Association of increased influenza vaccination in health care workers with a reduction in nosocomial influenza infections in cancer patients

Elizabeth Frenzel, Roy F. Chemaly, Ella Ariza-Heredia, Ying Jiang, Dimpy P Shah, Georgia Thomas, Linda Graviss, Issam Raad

Research output: Contribution to journalArticle

29 Scopus citations

Abstract

Background Vaccination of health care workers (HCWs) remains a key strategy to reduce the burden of influenza infections in cancer patients. Methods In this 8-year study, we evaluated the effect of a multifaceted approach, including a mandatory influenza vaccination program, on HCW vaccination rates and its effect on nosocomial influenza infections in cancer patients. Results The influenza vaccination rate of all employees significantly increased from 56% (8,762/15,693) in 2006-2007 to 94% (17,927/19,114) in 2013-2014 (P < .0001). The 2009 mandatory participation program increased HCW vaccination rates in the targeted groups (P < .0001), and the addition of an institutional policy in 2012 requiring influenza vaccination or surgical mask use with each patient contact further increased vaccination rates by 10%-18% for all groups in 1 year. The proportion of nosocomial influenza infections significantly decreased (P = .045) during the study period and was significantly associated with increased HCW vaccination rates in the nursing staff (P = .043) and in personnel working in high-risk areas (P = .0497). Conclusions Multifaceted influenza vaccination programs supported by institutional policy effectively increased HCW vaccination rates. Increased HCW vaccination rates were associated with a reduction in the proportion of nosocomial influenza infections in immunocompromised cancer patients.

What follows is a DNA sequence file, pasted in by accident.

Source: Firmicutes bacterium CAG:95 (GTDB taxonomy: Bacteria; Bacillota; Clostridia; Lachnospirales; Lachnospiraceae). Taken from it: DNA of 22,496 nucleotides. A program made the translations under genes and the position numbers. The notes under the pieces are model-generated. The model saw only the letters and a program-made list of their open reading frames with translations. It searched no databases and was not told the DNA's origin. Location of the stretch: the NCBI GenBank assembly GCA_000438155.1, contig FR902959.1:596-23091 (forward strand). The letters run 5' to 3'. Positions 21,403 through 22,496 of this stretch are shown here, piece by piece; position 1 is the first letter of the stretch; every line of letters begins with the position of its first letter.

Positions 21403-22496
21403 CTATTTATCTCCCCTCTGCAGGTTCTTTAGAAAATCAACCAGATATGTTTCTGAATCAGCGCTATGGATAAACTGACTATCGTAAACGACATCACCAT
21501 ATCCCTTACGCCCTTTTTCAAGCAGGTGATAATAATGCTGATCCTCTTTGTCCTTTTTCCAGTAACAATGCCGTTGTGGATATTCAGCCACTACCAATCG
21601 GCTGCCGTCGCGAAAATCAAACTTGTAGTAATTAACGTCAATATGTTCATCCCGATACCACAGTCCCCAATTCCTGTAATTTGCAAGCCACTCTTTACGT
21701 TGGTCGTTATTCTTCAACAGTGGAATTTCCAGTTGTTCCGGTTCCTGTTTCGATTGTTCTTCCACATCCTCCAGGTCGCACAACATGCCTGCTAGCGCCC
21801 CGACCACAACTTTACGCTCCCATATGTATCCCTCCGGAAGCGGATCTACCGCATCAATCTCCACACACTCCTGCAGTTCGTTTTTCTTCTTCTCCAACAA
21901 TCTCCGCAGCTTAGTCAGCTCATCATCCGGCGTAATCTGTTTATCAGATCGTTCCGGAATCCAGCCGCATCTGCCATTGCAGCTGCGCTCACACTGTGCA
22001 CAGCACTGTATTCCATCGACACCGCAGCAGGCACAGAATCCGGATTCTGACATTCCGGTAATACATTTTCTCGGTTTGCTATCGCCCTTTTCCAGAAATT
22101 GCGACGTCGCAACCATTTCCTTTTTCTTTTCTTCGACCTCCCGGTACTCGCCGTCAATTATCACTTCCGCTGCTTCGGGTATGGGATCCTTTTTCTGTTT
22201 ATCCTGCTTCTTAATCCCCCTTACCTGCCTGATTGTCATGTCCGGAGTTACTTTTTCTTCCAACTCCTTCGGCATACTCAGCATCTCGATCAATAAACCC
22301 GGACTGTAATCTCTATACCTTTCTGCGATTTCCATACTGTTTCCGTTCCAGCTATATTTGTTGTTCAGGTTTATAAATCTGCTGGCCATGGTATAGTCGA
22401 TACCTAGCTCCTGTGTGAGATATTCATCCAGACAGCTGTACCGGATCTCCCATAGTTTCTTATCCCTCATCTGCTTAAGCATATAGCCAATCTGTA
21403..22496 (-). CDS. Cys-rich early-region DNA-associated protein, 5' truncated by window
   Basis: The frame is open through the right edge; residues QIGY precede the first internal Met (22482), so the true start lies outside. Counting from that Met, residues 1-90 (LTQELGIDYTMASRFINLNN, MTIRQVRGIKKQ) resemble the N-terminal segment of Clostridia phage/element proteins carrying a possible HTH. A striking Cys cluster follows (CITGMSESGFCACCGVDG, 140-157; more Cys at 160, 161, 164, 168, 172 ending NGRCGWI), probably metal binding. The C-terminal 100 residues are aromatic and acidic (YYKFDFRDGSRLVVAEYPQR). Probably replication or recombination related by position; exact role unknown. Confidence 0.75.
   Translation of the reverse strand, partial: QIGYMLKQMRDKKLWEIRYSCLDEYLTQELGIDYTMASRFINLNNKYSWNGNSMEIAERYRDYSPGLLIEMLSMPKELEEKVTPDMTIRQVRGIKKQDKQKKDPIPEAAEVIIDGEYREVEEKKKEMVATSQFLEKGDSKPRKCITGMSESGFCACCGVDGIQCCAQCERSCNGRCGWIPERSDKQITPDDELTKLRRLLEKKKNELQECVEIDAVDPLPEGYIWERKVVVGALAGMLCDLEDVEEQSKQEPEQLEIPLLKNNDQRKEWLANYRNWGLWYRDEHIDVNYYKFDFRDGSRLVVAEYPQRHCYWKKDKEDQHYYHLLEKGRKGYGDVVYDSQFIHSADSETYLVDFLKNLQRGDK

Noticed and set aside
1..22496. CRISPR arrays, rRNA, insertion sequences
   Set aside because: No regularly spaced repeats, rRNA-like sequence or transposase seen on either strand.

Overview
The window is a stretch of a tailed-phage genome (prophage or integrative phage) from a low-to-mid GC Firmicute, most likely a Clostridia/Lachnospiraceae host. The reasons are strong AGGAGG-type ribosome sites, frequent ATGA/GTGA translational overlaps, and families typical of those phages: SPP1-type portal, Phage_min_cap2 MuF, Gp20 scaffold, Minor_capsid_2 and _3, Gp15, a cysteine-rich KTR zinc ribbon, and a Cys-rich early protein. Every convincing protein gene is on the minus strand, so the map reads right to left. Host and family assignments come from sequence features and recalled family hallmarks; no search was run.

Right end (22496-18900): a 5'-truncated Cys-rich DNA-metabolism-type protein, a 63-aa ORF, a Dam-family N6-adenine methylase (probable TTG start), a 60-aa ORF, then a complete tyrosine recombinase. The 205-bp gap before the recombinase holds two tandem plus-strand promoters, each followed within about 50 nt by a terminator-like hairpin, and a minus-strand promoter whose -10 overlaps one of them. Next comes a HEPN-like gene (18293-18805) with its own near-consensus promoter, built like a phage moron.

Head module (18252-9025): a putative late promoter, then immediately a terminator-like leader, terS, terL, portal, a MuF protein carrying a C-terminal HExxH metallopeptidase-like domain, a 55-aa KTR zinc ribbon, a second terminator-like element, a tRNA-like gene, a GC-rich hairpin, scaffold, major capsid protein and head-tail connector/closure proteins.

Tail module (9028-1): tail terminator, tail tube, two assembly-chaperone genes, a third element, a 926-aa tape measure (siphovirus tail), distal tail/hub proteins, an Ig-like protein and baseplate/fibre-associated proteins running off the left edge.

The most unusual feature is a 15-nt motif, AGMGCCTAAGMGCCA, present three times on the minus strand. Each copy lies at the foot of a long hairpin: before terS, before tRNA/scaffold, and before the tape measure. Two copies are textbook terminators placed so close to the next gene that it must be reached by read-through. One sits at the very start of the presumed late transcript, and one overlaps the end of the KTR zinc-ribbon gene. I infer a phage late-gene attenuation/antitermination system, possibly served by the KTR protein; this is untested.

Original languageEnglish (US)
Pages (from-to)1016-1021
Number of pages6
JournalAmerican Journal of Infection Control
Volume44
Issue number9
DOIs
StatePublished - Sep 1 2016
Externally publishedYes

Keywords

  • cancer
  • health care workers
  • Influenza
  • nosocomial infection
  • vaccination

ASJC Scopus subject areas

  • Epidemiology
  • Health Policy
  • Public Health, Environmental and Occupational Health
  • Infectious Diseases

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